- Be safe from slips, trips, and falls
If you’d like to learn more about the Solo-Step Overhead Track System, click the button below!
Step 6: Vision Check-Up
Vision plays a significant role in balance. According to the Neuro-Optometric Rehabilitation Association, approximately twenty percent of the nerve fibers from the eyes interact with the vestibular system. There are many visual dysfunctions that can cause, or associate with dizziness and balance problems.
Regular eye exams should be scheduled to correct any vision problems promptly. Wearing appropriate eyeglasses or using prescribed aids can improve safety and decrease fall risks for your patients.
Step 7: Nutrition & Hydration
Maintaining a well-balanced diet and staying hydrated is crucial for overall health and reducing fall risk. Adequate nutrition ensures your patient has stronger bones and muscles, reducing the chance of falls.
Staying hydrated is an essential component of fall prevention. Proper hydration can help prevent dizziness and confusion, while also helping your muscles heal and stay strong.
Step 8: Regular Follow-Ups
Fall risk patients should have regular follow-up appointments with their healthcare providers to:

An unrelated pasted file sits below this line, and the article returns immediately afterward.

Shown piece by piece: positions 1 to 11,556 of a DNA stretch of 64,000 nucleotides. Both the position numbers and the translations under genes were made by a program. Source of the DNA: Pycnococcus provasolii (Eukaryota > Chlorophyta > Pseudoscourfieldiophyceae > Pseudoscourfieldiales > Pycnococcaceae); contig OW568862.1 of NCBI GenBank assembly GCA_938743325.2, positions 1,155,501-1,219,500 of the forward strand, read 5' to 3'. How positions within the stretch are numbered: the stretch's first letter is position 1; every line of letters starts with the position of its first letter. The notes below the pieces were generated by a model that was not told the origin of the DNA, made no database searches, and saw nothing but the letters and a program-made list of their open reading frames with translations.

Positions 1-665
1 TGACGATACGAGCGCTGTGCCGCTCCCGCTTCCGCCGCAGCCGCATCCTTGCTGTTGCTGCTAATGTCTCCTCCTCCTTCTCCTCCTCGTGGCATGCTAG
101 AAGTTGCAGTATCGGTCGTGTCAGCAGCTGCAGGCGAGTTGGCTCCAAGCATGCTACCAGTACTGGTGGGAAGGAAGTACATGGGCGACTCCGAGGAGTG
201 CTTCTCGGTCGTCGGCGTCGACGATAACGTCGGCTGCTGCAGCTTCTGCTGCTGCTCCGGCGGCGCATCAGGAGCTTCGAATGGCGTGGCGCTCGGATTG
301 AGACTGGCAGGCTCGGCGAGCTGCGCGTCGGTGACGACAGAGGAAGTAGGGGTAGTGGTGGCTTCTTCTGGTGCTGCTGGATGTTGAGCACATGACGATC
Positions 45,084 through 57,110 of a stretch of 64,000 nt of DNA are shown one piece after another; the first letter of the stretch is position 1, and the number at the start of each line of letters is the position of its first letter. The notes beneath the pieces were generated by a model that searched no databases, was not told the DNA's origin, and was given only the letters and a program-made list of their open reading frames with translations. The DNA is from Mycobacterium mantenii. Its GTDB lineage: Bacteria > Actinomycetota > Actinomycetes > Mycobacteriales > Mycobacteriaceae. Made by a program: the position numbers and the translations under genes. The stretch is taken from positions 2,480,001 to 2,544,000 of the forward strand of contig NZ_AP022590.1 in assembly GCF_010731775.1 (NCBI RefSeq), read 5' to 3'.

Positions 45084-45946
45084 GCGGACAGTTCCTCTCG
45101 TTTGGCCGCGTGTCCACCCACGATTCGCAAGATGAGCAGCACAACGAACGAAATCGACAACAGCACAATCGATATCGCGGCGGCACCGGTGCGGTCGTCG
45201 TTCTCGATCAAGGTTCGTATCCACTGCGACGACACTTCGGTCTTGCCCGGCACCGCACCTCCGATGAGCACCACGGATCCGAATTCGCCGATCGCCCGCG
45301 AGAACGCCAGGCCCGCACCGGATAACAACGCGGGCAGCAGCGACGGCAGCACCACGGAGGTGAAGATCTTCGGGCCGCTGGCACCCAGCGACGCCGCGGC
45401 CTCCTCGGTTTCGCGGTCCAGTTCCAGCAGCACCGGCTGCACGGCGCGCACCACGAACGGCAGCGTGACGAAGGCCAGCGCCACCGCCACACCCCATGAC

- Monitor progress
- Update exercise & therapy plans
- Reassess risk factors
- Update their medications
- Check their vision
Regularly checking up with patients and reminding them of scheduled appointments is important for the health and safety of fall risk patients.
By following this step-by-step plan, fall risk patients can take proactive measures to reduce their risk of falls, enhance their independence, and maintain a higher quality of life. Every patient’s needs are unique, so personalized care is key to achieve the best outcomes for each of your patients. With the support of healthcare professionals, family members, and a safe therapy/living environment, fall risk patients can navigate their daily lives while minimizing the risk of falls.